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Victor Quinn
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PostSubject: Troop Divorce Rates Level in 2010    Troop Divorce Rates Level in 2010 Empty11/19/2010, 11:00

 Troop Divorce Rates Level in 2010 Satellite?blobcol=urldata&blobheadername1=Content-Type&blobheadername2=Content-Disposition&blobheadervalue1=image%2Fjpeg&blobheadervalue2=inline%3Bfilename%3Ddivorcesteady11.19lg
November 18, 2010
Military.com|by Amy Bushatz

Newly released Pentagon statistics show that the overall military divorce rate leveled off in 2010 after a consistent increase over the previous five years. Officials suggest the stall is evidence that programs designed to aid military marriages are starting to work despite almost a decade of war and stress on families.
"All military services have a variety of programs focused on strengthening and ... enriching family bonds among couples," Maj. Monica Bland, a DoD spokesperson, said in a statement. "We believe these programs are instrumental in mitigating the stresses deployment places on marriages."
Since the start of Operation Enduring Freedom, the divorce rate has increased from 2.6 percent in 2001 to 3.6 percent in 2009. According to DoD the rate remained at 3.6 percent in 2010.
Some military family researchers and advocates say the Pentagon shouldn't get too excited -- yet. Despite the seemingly good news, they fear the divorce rate plateau is temporary."I would not say that this is a downward trend -- it looks to me like stability," said Benjamin Karney, a professor at UCLA who has conducted extensive marriage studies with the RAND Corporation for DoD. "This doesn't say it's stopped moving. When you see gradual decreases year to year, yes that's a trend. But a stop for one year? We can't say that's a trend."
Stephanie Himel-Nelson, a spokesperson for the military support organization Blue Star Families, agreed. "I'd want to see a couple of years of this and see them go back down," she said. "We're hopeful that this is a sign that all of the focus that the Department of Defense has put into military families and reintegration is starting to pay off."
In recent years, the climbing military divorce rate has been a call to action for officials to focus their efforts and spending on services aimed at reducing the stress caused by frequent deployments. The Army, the largest of the services, plans to pour about $9 billion into its "Army Family Covenant" program in 2011, Gen. George Casey, Army chief of staff, said recently.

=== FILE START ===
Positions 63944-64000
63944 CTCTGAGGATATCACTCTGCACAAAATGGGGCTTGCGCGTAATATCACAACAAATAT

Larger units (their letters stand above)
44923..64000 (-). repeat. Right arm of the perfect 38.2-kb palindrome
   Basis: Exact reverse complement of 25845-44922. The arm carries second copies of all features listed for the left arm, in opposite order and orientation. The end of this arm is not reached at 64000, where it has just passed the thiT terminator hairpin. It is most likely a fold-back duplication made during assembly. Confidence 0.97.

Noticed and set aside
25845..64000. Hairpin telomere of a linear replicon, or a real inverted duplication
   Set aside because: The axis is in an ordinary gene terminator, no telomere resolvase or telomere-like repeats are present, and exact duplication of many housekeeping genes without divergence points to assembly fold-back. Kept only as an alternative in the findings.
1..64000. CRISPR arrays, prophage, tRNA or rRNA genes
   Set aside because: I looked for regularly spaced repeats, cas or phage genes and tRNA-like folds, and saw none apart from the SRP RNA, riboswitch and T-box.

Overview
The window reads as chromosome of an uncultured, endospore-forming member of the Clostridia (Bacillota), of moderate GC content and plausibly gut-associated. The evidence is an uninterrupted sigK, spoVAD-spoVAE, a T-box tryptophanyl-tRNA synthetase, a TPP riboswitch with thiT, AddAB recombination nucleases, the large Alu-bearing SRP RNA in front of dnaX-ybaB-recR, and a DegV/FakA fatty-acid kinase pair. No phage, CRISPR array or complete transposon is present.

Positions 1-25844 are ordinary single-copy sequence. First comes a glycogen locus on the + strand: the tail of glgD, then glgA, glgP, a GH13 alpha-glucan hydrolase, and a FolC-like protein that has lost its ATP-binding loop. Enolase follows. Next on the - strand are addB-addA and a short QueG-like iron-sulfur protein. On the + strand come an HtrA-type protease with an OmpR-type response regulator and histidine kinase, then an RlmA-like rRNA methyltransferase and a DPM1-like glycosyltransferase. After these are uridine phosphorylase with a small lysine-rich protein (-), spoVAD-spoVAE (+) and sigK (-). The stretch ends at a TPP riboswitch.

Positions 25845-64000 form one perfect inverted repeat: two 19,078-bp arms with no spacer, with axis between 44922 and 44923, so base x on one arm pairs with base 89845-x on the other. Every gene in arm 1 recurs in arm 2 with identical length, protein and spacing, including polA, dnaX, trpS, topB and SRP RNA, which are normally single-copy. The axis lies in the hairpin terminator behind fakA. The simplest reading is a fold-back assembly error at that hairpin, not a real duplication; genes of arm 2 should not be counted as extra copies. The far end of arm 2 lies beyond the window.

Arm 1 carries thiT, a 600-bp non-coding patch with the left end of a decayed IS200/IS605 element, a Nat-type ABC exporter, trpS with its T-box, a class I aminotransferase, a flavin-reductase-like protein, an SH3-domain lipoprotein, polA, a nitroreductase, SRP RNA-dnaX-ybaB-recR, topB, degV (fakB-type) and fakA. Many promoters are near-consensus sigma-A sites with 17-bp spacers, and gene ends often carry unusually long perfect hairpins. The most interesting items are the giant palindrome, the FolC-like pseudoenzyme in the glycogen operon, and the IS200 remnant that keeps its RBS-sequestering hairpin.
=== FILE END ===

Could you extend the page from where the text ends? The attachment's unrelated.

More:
The program covers services such as family mental health care, free childcare during deployment and on post housing improvements. Each service also has its own marriage support programs, largely run out of chaplains' offices.
The active-duty Army, which spends the most on its programs, plans to devote more than $700 million in fiscal 2011 to Strong Bonds, a free retreat that takes participants to a nice resort and provides childcare while teaching relationship skills. The Navy, Marine Corps and Air Force host similar events.

Family Support: The services by the numbers
A recent study out the University of Denver showed that couples who attend the Strong Bonds retreat suffer 33 percent fewer divorces than those who do not. But a deeper dive into the divorce figures reveals negative trends as well.
Despite the overall rate remaining stable, subgroups did see small increases similar to those in years past. For example, the divorce rate for enlisted males increased slightly among Marines and Airmen while remaining constant for Sailors and Soldiers.
Divorce rates among enlisted female servicemembers also increased in every service except the Navy, where they remained unchanged at 7.8 percent -- still more than double that of their male counterparts. In the Army, the female enlisted divorce rate is three times that of enlisted males.Karney said the rate among females may be higher because intervention programs are missing the target. His 2007 RAND study, "Families Under Stress," was commissioned by DoD to explore the military divorce rate.
"No matter where you go, women are at greater risk in the military," he said. "It's possible that the support services in the military are aimed more precisely at the female civilian partners of male servicemembers."
The divorce rates released by the Pentagon do not include data on Reserve and National Guard members or on servicemembers who divorced after leaving the military. The civilian divorce rate in the US for the 2009 calendar year was 3.4 percent, according to the Centers for Disease Control and Prevention.

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